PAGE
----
The aircraft door 22 may be properly closed from the interior of the aircraft by cycling the interior handle 24 back to the closed position such that the latch mechanism is actuated to its closed position and the aircraft door is properly closed. The process by which the handle assembly 20 is closed is simply the reverse of the process by which the handle assembly is opened. The interior handle 24 is rotated clockwise approximately 150 degrees. During the initial approximate 30 degrees of rotation the step pin 82 moves along the circumferential slot 84 of the actuator 30 from the second end 86 of the slot 84 (see FIG. 16) to the first end 85 of the slot 84 (see FIG. 8). During this initial rotation only the interior handle 24 and cam 34 move, while the actuator 30, the cap 32, and the exterior handle 26 do not rotate. During the subsequent 120 degrees of clockwise rotation the actuator 30, the cap 32, the cam 34, the exterior handle 26, and the finger 56 rotate in unison with the interior handle 24. At the end of the 120 degree rotation the finger 56 falls of the ledge 120 resulting in the spring 110 automatically pulling the exterior handle 26 upwards. With reference again to FIGS. 9 and 10, the exterior handle is again stowed within the recess 60 of the exterior housing 28 and the finger 56 is again stowed within the land 113. The spring action of spring 110 also forces the cam 34 to return to its closed position wherein the cam's first and second projections 104 and 106 are again nested into their mating notches 90 and 96 of the cap 32 and exterior handle 26, respectively. Also the step pin 82 moves back to the middle of the axially extending slot 100. The exterior handle is therefore flush with respect to exterior housing and the outside skin of the aircraft door and the handle assembly 20 is secured in the closed position.

Advantageously, the aircraft door 22 can be closed from the interior of the aircraft by cycling the interior handle 24 to the closed position in one simple motion without the additional steps that are sometimes required with other types of handle assemblies. A further advantage of the handle assembly 20 is that the assisting ground crew can visually verify that the exterior handle 26 is in the stowed position which indicates to the ground crew that the interior handle has been cycled closed and that the door latch is most likely properly closed. Therefore, when the aircraft door is closed and the aircraft is preparing for flight, the ground crew can be assured that the interior handle is probably closed and that a potentially unsafe flight condition will probably not occur due to aircraft door not being properly closed upon the subsequent flight of the aircraft.

A further related and important advantage of the handle assembly 20 of the present invention is that when the aircraft door 22 is closed from the interior of the aircraft, as previously described, no secondary devices, such as a pull knob, are required to stow the exterior handle 26 and properly close the aircraft door. The presence of a secondary device on an aircraft door which serves as a passenger emergency exit could possibly make the opening of the aircraft door in an emergency situation appear complex to passengers and may possibly cause confusion as to how to open the door. Advantageously, the handle assembly 20 of the present invention does not require any secondary devices because the biasing element of the handle assembly automatically stows the exterior handle. Therefore, the handle assembly of the present invention when used with an aircraft door which serves as a passenger emergency exit most likely complies with FAA regulation 14 CFR 25.809(c) and creates an aircraft door which is safer for passengers during an emergency exit.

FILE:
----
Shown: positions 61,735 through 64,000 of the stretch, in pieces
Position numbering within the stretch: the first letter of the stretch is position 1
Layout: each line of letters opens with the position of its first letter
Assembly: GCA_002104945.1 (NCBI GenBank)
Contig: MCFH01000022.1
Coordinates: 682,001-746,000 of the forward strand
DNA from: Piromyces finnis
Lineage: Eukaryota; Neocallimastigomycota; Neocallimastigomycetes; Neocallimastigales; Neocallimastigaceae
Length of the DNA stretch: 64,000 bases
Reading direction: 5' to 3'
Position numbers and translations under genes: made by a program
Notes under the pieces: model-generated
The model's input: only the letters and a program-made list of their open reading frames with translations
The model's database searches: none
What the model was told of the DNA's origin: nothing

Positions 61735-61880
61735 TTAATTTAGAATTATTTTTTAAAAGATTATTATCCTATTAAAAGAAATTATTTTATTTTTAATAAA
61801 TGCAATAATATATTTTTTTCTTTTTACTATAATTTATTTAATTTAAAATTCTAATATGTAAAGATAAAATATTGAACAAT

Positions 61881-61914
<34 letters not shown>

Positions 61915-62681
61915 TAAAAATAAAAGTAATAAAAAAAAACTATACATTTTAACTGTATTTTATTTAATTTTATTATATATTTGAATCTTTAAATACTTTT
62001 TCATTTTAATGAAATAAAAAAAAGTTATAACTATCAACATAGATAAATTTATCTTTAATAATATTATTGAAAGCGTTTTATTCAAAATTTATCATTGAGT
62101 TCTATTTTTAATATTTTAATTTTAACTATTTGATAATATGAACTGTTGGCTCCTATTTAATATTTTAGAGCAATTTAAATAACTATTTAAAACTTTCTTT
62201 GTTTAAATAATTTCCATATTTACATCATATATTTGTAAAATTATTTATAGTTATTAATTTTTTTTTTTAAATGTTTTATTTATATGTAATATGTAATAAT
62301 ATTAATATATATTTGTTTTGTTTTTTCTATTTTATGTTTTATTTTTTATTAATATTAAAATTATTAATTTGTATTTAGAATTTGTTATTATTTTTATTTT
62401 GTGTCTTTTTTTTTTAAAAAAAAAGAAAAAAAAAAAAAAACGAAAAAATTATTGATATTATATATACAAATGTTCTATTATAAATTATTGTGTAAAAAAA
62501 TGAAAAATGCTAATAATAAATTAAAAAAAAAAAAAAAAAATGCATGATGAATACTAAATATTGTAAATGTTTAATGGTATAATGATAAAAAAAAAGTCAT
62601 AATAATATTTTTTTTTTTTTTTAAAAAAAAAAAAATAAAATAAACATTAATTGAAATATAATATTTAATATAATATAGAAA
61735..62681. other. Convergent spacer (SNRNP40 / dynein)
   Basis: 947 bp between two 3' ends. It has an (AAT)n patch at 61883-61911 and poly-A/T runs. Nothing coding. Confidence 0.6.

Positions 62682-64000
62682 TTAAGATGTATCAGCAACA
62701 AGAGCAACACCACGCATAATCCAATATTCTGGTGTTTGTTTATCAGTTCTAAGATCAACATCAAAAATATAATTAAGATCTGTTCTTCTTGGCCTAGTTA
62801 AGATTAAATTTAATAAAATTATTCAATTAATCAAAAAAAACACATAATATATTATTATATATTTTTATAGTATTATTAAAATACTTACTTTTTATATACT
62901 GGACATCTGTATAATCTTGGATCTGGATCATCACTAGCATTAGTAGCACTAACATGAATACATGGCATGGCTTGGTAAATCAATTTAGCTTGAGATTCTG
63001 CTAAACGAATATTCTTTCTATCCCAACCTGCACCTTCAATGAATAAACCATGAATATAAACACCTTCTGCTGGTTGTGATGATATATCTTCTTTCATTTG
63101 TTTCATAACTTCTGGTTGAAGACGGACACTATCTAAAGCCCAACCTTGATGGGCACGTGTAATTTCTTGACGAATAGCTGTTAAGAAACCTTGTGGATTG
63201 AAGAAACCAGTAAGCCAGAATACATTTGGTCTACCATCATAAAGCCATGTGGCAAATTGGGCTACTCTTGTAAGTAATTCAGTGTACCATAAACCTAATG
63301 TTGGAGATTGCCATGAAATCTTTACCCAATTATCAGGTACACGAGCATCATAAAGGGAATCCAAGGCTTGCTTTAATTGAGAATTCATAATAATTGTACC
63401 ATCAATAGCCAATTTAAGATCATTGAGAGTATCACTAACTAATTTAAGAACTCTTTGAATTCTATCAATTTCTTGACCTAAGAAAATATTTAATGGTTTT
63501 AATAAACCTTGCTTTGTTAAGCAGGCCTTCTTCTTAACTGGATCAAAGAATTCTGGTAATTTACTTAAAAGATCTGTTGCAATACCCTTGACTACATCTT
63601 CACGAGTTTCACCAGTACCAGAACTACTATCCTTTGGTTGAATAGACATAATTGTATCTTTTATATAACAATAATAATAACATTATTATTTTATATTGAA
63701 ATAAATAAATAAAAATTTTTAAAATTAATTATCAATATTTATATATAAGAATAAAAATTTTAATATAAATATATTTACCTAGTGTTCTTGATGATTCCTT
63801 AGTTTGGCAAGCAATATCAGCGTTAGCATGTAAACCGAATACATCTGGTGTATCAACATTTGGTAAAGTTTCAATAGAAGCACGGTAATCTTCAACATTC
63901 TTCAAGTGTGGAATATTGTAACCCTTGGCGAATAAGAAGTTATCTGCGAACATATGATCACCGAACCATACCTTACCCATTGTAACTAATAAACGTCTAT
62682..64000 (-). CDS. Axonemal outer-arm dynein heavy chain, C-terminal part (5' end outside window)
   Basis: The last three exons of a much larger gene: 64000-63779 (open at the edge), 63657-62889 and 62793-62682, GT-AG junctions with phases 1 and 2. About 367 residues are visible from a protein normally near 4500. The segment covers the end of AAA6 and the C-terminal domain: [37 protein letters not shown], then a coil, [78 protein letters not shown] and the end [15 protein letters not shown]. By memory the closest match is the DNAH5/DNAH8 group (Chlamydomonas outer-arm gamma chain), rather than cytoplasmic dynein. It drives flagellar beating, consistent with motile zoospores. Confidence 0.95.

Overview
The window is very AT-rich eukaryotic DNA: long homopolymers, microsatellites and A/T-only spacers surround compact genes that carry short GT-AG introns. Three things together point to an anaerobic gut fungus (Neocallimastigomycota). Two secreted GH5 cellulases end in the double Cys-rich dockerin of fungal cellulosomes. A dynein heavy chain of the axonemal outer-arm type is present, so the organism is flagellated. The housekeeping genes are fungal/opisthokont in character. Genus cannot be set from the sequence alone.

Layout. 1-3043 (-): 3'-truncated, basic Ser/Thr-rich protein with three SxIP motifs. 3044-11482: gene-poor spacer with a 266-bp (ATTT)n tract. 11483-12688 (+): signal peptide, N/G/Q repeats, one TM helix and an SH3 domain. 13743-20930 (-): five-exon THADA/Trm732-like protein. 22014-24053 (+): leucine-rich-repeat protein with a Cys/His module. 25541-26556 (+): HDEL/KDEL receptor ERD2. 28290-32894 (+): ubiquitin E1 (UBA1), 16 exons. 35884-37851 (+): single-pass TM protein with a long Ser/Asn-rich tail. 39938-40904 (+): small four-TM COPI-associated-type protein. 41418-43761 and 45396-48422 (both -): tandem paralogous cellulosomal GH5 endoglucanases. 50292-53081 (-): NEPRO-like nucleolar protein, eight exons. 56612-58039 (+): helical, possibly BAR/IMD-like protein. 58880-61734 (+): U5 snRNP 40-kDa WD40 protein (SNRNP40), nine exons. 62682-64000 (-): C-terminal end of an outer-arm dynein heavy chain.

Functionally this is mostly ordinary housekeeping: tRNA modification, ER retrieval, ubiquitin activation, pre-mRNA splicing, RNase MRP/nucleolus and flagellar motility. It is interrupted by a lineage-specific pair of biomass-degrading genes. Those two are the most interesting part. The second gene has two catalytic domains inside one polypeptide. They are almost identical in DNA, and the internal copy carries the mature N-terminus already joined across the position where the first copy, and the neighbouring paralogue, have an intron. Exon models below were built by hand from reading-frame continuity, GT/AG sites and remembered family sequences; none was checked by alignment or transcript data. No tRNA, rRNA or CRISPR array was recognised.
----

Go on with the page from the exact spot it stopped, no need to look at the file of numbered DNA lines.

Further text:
It should be appreciated that the handle assembly 20 and the latch mechanism may also be opened and closed from outside of the aircraft by the use of the exterior handle 26 and its associated T-bar 52. With reference again to FIG. 2, the base portion 50 of the exterior handle preferably includes a T-bar 52 contained within a T-shaped aperture 54. The T-bar 52 is rotatably mounted to the exterior handle 26. With reference again to FIGS. 5 and 6, the T-bar 52 is surrounded by a fitting 150 which extends upwardly into the exterior handle. A spring 154 is also contained within the fitting 152. A rotatable mounting pin 158 extends transversely through the interior of the exterior handle 26, the fitting 152, the T-bar 52, and the spring 154 rotatably mounting the T-bar to the exterior handle. The rotatable mounting pin 158 is stationary and provides a pivot point for the T-bar 52. The spring 154 bears against the fitting 152 and the T-bar 52 such that the spring biases the T-bar towards a closed position in which the T-bar is flush within the T-shaped aperture.